Not able to install Git extension in my Jupyter notebook opened through Binder

I am new to coding, can you guys suggest how to go ahead . I am stuck for some time now. Sometimes the build fails showing 504 error and sometimes the environment is inconsistent, please check the package plan carefully
The following packages are causing the inconsistency:

  • defaults/osx-64::_ipyw_jlab_nb_ext_conf==0.1.0=py38_0
  • defaults/osx-64::anaconda==2021.05=py38_0 (and to my knowledge all other binders) run user environments in in Linux containers, so manually-specified dependencies on osx packages would definitely cause a problem!

If this a local issue: installing new things into the anaconda base environment can be peril-fraught. Some options:

  • upgrade anaconda (there’s probably a newer release, maybe it will work with what you’re trying to install)
  • create a smaller conda environment that has just the things you need for the notebook in question

Can you guide me how to create a smaller conda environment. I am basically learning a Geo-Python course in which I had an assignment where I have to use Git to update my exercises. But I’m stuck at the first step, the extension is not getting installed. I don’t have coding background so please it would be very kind of you guys to suggest how to get this thing done.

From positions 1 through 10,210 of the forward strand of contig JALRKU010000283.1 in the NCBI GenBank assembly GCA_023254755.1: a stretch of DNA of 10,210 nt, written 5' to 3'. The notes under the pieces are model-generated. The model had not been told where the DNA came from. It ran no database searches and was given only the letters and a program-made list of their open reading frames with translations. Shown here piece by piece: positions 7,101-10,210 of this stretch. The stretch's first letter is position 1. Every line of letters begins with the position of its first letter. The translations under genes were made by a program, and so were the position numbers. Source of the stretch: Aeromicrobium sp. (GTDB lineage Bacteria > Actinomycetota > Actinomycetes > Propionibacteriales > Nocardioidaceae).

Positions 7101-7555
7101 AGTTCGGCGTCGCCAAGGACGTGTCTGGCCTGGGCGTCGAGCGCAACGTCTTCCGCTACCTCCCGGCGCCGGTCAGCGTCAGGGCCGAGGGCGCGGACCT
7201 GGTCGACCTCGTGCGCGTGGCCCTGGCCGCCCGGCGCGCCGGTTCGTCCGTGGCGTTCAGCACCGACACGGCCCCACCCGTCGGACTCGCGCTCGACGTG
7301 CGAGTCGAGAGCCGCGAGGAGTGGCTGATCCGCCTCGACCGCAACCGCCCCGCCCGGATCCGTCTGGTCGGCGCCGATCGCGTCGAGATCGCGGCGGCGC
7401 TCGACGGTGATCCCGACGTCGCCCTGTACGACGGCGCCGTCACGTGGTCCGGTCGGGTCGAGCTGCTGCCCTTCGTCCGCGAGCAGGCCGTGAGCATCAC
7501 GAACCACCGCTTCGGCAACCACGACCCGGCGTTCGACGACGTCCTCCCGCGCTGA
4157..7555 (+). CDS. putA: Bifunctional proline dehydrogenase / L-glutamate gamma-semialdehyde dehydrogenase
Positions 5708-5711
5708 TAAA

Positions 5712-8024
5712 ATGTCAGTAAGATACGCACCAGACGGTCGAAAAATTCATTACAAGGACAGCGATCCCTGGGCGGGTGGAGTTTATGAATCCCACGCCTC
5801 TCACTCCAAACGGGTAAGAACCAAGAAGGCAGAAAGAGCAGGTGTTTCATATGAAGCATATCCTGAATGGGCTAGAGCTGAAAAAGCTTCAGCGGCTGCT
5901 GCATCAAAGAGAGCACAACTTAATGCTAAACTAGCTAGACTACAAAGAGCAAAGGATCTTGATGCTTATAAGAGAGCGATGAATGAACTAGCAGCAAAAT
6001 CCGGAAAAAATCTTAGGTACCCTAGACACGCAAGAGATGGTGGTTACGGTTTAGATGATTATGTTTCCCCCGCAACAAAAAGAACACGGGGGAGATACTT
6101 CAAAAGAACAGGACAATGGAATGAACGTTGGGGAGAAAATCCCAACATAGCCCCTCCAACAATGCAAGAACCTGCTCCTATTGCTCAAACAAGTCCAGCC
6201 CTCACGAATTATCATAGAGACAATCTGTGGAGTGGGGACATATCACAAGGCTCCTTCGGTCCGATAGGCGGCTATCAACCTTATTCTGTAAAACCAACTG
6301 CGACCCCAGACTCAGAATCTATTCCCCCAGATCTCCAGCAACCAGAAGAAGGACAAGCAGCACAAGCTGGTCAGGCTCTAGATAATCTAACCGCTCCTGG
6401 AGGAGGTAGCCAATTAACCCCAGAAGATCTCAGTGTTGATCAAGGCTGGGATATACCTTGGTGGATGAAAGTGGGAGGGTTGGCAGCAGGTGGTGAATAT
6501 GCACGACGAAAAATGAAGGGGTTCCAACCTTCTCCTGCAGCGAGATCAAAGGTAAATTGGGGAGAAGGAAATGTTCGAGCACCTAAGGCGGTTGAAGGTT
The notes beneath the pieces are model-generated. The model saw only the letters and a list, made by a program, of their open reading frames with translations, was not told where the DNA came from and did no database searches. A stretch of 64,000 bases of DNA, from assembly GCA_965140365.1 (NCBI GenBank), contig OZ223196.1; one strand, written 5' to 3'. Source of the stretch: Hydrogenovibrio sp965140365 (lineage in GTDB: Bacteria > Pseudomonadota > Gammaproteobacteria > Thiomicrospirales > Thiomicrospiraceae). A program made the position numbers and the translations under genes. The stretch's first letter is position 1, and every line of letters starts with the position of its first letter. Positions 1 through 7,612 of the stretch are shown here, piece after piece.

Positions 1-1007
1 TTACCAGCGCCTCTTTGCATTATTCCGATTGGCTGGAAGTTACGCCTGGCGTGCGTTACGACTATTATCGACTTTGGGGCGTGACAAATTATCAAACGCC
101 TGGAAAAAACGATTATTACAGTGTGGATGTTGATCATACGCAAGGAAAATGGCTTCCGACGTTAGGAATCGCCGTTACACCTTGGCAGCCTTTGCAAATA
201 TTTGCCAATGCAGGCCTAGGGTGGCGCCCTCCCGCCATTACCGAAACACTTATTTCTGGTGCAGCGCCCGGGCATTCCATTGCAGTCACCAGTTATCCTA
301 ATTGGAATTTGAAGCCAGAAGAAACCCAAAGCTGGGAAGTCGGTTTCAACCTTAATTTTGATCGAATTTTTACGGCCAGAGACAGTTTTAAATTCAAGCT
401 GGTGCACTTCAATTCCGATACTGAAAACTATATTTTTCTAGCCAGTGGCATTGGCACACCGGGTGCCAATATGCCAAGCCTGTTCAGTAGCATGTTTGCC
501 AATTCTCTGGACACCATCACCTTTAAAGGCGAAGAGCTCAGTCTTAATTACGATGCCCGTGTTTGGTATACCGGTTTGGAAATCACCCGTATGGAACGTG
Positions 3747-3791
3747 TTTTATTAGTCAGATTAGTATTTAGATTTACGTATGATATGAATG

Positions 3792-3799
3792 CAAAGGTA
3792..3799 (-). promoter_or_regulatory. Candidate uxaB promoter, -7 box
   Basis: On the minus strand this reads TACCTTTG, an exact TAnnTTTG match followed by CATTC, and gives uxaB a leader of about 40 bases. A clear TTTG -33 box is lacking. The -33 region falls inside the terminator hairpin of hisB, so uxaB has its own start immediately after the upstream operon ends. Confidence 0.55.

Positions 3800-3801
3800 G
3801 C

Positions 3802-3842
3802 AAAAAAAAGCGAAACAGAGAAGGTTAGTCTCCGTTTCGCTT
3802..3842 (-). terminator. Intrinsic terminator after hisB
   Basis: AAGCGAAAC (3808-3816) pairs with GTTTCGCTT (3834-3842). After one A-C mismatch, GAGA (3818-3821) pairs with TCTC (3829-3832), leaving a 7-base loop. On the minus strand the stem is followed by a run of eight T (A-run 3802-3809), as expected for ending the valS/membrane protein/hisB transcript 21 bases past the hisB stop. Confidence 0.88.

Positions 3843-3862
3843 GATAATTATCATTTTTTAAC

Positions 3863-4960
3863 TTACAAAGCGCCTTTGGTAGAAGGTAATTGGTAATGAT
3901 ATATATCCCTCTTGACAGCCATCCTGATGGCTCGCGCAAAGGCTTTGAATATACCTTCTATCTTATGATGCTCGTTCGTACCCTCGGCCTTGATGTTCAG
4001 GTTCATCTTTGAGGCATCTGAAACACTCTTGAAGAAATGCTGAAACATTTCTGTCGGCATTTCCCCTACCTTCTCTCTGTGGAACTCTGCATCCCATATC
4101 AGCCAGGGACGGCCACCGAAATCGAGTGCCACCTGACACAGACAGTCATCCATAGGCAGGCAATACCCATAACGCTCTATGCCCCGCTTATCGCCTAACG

I opened a binder notebook through Jupyterlab git extension page, in that notebook git extension is already installed and showing on the extension manager as well.

  • create an environment.yml that has all the things you need.

    • If you’ve been using binder, the repo it came from probably has one, as the heavy geo stuff was a big motivator for conda-forge existing in the first place, so all of the binary pieces works together.
    name: my-notebook-env
      - conda-forge
      - nodefaults
      - jupyterlab-git  >=0.34  
      - jupyterlab >=3,<4
      - git
      - python >=3.9,<3.10 # for example
      - geopandas          # for example, brings in pandas, numpy, gdal, etc.
      - ipyleaflet         # for example, brings in ipywidgets, etc
  • open an Anaconda Prompt or otherwise “activate” the anaconda base env

    source /path/to/anaconda/bin/activate
    # or on windows
    call C:\Path\To\Anaconda\Scripts\activate
  • create the new env

    conda env update --file environment.yml --name my-notebook-env
    • it’s safer/faster/more reliable to call conda env update over and over again, and generally more stable than conda installing each little thing interactive
  • activate the new env

    source activate my-notebook-env
    # or on windows
    activate my-notebook-env
  • start jupyterlab in the directory where your repo is

    cd path/to/repo
    jupyter lab --debug
  • if you run into problems, capture the logs, they are very helpful